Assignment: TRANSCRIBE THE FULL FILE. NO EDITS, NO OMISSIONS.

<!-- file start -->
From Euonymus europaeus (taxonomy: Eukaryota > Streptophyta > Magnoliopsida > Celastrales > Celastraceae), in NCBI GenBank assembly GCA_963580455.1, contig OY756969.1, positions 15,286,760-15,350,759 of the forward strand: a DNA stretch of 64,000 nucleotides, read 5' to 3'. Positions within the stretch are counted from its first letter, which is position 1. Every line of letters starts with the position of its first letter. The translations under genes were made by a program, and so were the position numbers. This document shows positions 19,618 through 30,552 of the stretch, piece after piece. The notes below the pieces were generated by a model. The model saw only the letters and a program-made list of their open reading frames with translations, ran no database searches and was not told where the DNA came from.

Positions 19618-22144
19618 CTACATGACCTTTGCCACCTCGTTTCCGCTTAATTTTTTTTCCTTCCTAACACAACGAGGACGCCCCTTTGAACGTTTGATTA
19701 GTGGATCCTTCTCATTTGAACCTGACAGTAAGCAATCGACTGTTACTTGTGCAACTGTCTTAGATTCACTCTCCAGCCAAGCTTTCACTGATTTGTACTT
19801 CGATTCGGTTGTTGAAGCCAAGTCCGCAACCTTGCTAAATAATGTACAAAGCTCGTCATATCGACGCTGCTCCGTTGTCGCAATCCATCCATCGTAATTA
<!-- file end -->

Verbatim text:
From Euonymus europaeus (taxonomy: Eukaryota > Streptophyta > Magnoliopsida > Celastrales > Celastraceae), in NCBI GenBank assembly GCA_963580455.1, contig OY756969.1, positions 15,286,760-15,350,759 of the forward strand: a DNA stretch of 64,000 nucleotides, read 5' to 3'. Positions within the stretch are counted from its first letter, which is position 1. Every line of letters starts with the position of its first letter. The translations under genes were made by a program, and so were the position numbers. This document shows positions 19,618 through 30,552 of the stretch, piece after piece. The notes below the pieces were generated by a model. The model saw only the letters and a program-made list of their open reading frames with translations, ran no database searches and was not told where the DNA came from.

Positions 19618-22144
19618 CTACATGACCTTTGCCACCTCGTTTCCGCTTAATTTTTTTTCCTTCCTAACACAACGAGGACGCCCCTTTGAACGTTTGATTA
19701 GTGGATCCTTCTCATTTGAACCTGACAGTAAGCAATCGACTGTTACTTGTGCAACTGTCTTAGATTCACTCTCCAGCCAAGCTTTCACTGATTTGTACTT
19801 CGATTCGGTTGTTGAAGCCAAGTCCGCAACCTTGCTAAATAATGTACAAAGCTCGTCATATCGACGCTGCTCCGTTGTCGCAATCCATCCATCGTAATTA